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Can Donor Aid Help Peace Progress After the Fighting Stops?

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In the UN’s most recent Global Humanitarian Overview, it was projected that 274 million people would need humanitarian assistance and protection in 2022. And this estimate was made before the Russian invasion of Ukraine, which has displaced nearly one in four people in the country.

According to SIS professor Susanna Campbell and University of Konstanz professor Gabriele Spilker, international aid donors now allocate the majority of Official Development Assistance to help fragile and conflict-affected countries break out of the conflict-poverty trap. We caught up with Campbell, who is also the director of the Research on International Policy Implementation Lab, to ask a few questions about their research on aid allocation in post-conflict countries.

You can also read Campbell and Spilker’s full original article, “Aiding War or Peace? The insiders’ view on aid to post-conflict transitions,” with access provided by the American University Library.

What are the different types of aid considered in this research, and how do you define “post-conflict transitions”?
Post-conflict countries are those that have experienced civil war, negotiated a comprehensive peace agreement, and have held their first round of democratic elections. In post-conflict countries, donors have four main types of aid at their disposal: humanitarian aid, transitional aid, standard development project and program aid, and budgetary aid. Each of these types of aid has a different purpose and mode of delivery.
The purpose of humanitarian aid is to save lives, and donors tend to deliver it via third-party implementing partners that largely circumvent the government. Donors allocate transitional aid to build the government’s political institutions and capacity to make the war-to-peace transition and tend to allocate it to third-party implementing partners that collaborate directly with the government. Development aid aims to reduce poverty and build state capacity to achieve global development targets. Donors allocate development aid to third-party actors to implement development projects and sectoral programs in collaboration with the recipient government and directly to the government to build its service delivery capacity. Budgetary aid aims to support the government’s policies by providing unearmarked aid directly to the government’s budget.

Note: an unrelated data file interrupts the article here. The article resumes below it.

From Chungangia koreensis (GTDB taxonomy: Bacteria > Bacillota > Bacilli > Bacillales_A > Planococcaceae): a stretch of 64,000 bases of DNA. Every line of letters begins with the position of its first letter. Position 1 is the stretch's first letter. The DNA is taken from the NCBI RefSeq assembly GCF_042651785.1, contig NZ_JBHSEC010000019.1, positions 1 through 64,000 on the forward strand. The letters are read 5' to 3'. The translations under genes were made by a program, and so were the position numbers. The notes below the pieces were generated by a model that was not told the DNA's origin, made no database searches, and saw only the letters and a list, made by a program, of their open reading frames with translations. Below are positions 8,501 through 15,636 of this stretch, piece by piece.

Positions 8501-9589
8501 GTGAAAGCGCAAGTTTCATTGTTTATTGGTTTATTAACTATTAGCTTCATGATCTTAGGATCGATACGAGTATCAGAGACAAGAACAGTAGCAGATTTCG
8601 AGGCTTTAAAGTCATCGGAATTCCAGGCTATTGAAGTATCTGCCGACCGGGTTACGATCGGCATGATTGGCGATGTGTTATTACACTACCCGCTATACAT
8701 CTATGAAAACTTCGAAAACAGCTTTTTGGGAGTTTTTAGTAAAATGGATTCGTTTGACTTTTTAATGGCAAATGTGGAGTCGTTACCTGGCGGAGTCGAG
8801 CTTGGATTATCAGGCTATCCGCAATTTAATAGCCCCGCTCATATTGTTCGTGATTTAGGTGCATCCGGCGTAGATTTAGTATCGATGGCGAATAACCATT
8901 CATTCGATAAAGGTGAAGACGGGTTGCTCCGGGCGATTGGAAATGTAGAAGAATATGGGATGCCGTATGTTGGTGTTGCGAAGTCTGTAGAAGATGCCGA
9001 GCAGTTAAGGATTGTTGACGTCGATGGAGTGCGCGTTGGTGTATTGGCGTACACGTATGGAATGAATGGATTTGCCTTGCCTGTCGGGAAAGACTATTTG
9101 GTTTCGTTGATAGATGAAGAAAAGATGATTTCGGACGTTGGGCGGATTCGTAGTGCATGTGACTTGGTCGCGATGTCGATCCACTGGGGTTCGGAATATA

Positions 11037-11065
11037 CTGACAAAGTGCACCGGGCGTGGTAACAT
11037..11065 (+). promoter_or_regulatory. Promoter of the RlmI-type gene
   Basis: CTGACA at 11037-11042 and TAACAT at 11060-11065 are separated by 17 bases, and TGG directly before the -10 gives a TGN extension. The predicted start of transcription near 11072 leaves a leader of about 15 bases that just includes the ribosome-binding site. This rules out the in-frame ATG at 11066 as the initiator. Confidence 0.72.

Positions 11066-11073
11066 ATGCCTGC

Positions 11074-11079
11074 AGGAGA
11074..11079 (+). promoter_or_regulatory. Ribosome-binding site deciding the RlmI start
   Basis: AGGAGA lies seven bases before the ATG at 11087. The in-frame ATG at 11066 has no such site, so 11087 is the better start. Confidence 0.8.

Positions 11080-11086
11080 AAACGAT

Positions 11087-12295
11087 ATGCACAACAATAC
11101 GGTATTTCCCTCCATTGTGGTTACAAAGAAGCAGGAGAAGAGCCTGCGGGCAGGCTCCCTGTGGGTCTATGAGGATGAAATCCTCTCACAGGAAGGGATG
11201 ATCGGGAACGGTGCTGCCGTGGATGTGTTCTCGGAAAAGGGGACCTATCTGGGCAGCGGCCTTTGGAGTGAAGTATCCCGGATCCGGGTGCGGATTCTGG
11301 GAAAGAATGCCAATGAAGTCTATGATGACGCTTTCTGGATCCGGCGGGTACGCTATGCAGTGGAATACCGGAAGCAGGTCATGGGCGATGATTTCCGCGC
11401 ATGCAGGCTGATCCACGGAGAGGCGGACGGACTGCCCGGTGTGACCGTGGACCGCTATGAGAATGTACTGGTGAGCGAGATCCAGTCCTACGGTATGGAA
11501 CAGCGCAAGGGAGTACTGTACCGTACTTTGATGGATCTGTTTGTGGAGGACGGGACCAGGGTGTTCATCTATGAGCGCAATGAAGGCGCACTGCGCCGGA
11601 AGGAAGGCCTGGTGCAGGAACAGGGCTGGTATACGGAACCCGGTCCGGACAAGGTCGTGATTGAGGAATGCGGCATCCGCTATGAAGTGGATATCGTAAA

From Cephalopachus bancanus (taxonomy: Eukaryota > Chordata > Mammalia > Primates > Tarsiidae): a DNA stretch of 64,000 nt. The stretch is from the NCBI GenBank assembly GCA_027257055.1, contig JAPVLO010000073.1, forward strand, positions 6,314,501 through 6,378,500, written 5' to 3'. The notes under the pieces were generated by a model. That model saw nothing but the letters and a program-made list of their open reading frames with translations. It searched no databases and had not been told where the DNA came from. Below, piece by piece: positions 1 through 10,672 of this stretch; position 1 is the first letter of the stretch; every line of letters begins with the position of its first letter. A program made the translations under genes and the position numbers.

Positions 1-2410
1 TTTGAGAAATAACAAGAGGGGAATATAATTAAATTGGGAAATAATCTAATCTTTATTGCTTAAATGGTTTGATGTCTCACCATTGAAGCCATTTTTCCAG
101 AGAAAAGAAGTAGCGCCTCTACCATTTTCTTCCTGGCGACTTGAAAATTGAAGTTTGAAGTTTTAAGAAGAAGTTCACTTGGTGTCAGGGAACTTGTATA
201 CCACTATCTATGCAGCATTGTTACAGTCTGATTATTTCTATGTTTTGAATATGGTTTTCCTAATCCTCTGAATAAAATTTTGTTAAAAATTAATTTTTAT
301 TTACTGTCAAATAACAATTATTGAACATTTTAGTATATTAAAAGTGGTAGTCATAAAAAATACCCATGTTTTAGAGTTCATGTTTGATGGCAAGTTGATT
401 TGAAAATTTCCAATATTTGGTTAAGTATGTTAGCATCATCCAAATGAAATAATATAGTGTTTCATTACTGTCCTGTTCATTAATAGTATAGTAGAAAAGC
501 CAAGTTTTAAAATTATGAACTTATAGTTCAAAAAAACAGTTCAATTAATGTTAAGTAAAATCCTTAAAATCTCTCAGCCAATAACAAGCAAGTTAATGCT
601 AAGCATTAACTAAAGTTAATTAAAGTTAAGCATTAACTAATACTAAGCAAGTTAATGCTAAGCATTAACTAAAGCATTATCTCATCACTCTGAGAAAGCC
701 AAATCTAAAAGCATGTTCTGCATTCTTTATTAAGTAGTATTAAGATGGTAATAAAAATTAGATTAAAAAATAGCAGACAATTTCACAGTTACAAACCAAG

To understand shifts in donor aid allocation patterns, we surveyed over 1,130 aid workers working around the globe. We asked these aid workers how donors give different types of aid in response to different pathways that conflict-affected countries take once they have signed a peace agreement. In particular, we were interested in how aid workers react to signals that a post-conflict country is progressing toward peace or regressing back to war.
You used an original survey-embedded experiment to observe donor behavior in post-conflict transitions. What variables were you exploring, and why did you opt for an experimental approach instead of a regular survey?
We are trying to understand how donors respond to changes in the conflict dynamics within a post-conflict country. Most donors aim to help post-conflict countries create institutions that will enable the peaceful resolution of conflict and help break the conflict-poverty trap. Much of the research on international aid has argued that donors attempt to impose their own agenda on these aid-dependent countries and do not respond to their particular conflict and peace dynamics.
We instead aimed to understand if donors allocate aid in response to conflict and peace events within post-conflict countries and, if so, how. Specifically, we asked the respondents if donors increased, decreased, or did not change different types of aid: humanitarian, transitional, development, and budgetary.
By embedding a survey within an experimental design, we were able to isolate how donors are likely to respond to changes in these conflict dynamics as opposed to other factors inside and outside of the post-conflict country. A normal survey could have given us information about donor aid allocation behavior, but we would not have been able to figure out what caused the behavior. In our survey-embedded experiment, the respondents were presented with one of four randomly-assigned hypothetical post-conflict country scenarios that varied in whether the country was progressing toward peace or regressing toward war. Because we randomly assigned these scenarios (and our sample of respondents was big enough), we are able to say that the difference in the post-conflict country scenario, and not some other factor, explains the difference in the respondents’ answers.